As promised, I have some more photos of our girl for you. During our trip to see Serenity, many photos were taken - mainly to sustain us while we're here and she's there. Also, while work was in progress, the good people of KKY took pictures of every happening. The minute we arrived in our offices each day, Tom and I fired up the computers - not to check on what went on in the work world since the last time we were at our desks, but to check on the latest photos of Serenity! I jumped so quickly to show her off that I forgot to tell you how we even got to this point! It's called the commissioning process.
I know from many of your emails to me about Serenity, that you are most anxious to hear about how this process goes. From what I've gathered from other new boat owners, it can be a wonderful experience (as in our case), or an absolute nightmare - as in the case of a boating acquaintance. Our process began at 6 pm on December 13th, a Monday night. Note the time here, because this is the time that Tom and I could get to the phone to begin this important dialog. The folks we spoke to at KKY never once made us feel that they were now in the 10th or so hour of their workday. Each detail of what needed to be discussed was patiently explained to us and from that patient explanation, Tom and I began to understand what decisions would be required of us and in what time frame. Since we are not the only people for whom KKY is building a boat, we needed to reach certain decisions within a particular time frame to move the process along. Our project manager Gregg was supremely adept in this area. We were never rushed and our questions were carefully answered.
What is mind-boggling is that the (many) specs of a KKY boat are clearly communicated. Each item the boat comes equipped with is outlined in full detail. With so many items standard on a KKY boat, how could there be many decisions to be made? I asked myself. That question was the doorway to the most comprehensive education in a condensed time frame I've had to date. Starting from the outside in, there are hundreds of details to decide upon - the capstrip -varnish vs. paint (varnish for Serenity).
Every boat needs an anchor - or two! Two for Serenity. That's a whole other topic depending on where the anchor will be used. Since we live on the North Shore of Long Island, we had to get an anchor suited for our type of underwater terrain (sandy). Gregg guided our choice of anchors to a Super Max 20 (also suited to the type of Windlass on the boat) for the primary anchor and a Delta for the secondary. Both anchors will have chain rode in sufficient quantity to keep us where we think we are in any weather. This time around, we asked the KKY folks to use colored ties to mark off the chain length so we don't have to try to make that estimate under duress (as we did when the captain had the "incident" with the valve on the fuel polishing system). You remember that, right? Once this decision was made (there were additional conversations about chain vs. rope on the secondary anchor, length of this rope, etc). More information than I thought I needed at this point. After all, before all this talk of anchors, I thought you just hauled whatever was on the bow over the side and hoped for the best. The captain would keel over if he reads this!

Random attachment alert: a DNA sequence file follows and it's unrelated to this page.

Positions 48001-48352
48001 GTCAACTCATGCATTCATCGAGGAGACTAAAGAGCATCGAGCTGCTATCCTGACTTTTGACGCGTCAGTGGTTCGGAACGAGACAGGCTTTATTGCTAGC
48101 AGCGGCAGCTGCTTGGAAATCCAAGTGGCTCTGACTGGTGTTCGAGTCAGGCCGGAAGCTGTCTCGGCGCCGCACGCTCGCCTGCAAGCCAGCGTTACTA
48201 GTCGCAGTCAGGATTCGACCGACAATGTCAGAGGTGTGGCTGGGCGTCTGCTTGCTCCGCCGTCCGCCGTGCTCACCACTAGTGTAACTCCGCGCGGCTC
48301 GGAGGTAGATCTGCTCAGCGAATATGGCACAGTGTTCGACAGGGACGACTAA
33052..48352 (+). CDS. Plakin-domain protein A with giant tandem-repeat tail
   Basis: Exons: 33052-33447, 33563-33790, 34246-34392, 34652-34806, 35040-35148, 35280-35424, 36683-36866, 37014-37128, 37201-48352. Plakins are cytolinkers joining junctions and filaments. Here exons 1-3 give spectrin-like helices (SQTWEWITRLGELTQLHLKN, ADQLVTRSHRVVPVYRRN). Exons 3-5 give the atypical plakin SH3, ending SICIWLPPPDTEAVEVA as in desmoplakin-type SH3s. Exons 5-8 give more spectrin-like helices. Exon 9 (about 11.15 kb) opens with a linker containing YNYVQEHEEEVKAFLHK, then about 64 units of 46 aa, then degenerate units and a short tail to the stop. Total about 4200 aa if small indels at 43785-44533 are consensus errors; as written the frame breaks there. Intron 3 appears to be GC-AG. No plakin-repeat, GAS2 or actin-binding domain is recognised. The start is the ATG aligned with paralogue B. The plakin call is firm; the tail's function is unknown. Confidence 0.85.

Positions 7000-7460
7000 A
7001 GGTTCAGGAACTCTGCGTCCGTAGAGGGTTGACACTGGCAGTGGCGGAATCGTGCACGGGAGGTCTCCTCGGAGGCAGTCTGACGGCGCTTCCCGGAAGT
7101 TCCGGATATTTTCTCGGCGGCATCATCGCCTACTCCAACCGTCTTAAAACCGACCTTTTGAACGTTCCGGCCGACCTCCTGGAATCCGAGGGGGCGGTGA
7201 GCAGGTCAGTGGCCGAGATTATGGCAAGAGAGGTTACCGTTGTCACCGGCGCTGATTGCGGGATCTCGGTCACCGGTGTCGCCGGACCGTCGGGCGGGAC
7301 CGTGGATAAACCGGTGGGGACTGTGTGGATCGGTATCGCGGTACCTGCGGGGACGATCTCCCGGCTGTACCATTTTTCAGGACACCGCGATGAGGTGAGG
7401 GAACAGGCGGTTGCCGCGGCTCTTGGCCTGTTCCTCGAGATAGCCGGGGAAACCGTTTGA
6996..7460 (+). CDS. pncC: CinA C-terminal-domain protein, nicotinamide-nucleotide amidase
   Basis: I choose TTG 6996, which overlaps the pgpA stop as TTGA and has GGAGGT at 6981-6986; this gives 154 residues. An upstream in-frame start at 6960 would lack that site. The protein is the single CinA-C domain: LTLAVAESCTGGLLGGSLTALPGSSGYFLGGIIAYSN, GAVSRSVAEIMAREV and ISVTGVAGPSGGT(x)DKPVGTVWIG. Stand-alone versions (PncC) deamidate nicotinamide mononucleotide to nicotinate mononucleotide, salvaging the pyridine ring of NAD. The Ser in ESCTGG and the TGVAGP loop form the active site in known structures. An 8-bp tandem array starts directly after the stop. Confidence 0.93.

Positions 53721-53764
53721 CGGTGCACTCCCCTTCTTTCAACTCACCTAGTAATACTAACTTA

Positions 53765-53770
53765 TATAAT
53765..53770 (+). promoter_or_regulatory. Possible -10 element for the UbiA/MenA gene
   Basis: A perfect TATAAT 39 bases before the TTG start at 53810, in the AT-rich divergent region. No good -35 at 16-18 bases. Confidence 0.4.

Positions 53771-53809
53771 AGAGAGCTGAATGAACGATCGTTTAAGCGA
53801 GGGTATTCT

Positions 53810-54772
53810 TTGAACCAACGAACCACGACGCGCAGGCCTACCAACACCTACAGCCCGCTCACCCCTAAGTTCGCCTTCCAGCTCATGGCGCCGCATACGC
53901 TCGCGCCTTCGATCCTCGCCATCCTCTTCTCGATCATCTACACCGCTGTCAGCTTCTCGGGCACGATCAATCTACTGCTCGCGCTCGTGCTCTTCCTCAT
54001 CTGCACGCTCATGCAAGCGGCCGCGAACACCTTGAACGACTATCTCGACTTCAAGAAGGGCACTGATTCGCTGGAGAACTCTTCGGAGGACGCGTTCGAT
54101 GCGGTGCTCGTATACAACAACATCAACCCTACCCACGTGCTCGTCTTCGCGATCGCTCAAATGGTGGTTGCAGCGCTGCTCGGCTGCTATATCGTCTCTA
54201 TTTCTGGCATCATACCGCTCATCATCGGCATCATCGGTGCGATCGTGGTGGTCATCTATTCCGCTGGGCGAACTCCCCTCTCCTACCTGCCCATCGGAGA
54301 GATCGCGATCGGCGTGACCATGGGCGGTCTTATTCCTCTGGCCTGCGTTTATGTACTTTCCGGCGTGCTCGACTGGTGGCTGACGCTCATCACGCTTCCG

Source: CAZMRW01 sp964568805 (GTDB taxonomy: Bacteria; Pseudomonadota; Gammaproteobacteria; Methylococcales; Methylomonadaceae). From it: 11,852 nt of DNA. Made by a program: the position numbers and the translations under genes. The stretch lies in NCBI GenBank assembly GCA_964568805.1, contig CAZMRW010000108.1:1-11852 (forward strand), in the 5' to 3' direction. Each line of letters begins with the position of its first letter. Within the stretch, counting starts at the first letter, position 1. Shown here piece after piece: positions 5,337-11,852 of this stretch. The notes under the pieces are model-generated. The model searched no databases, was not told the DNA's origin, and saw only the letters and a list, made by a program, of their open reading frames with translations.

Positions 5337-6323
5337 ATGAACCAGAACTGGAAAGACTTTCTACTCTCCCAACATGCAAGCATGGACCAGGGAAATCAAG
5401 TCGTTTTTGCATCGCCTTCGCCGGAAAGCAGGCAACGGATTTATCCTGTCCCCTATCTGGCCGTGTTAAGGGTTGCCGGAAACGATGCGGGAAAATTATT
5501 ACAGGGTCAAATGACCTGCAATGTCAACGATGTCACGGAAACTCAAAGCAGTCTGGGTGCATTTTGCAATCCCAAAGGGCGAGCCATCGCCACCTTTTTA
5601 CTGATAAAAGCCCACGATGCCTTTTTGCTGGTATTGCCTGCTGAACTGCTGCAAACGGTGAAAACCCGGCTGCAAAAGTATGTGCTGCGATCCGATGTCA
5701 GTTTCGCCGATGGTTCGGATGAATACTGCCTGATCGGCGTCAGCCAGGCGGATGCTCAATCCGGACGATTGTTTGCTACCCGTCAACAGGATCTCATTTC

Once we had the anchor conversation, we moved onto the water filtration system, color of the bottom paint and whether to have a certain paint identify when it was time to repaint the bottom (yup, you read right). Apparently, the bottom of the boat gets painted with a gray primer first (like the base coat of a manicure).
Then you can elect to have another coat put on so that when it begins to show through the final bottom color it means it's time to haul the boat and paint the bottom before the dreaded barnacles take hold. No barnacles would dare attach to Serenity. We chose to paint the middle coat green, followed by the classic KKY blue for the outside coat. Very sharp! Our girl is the envy of her fellow boat mates in the marina!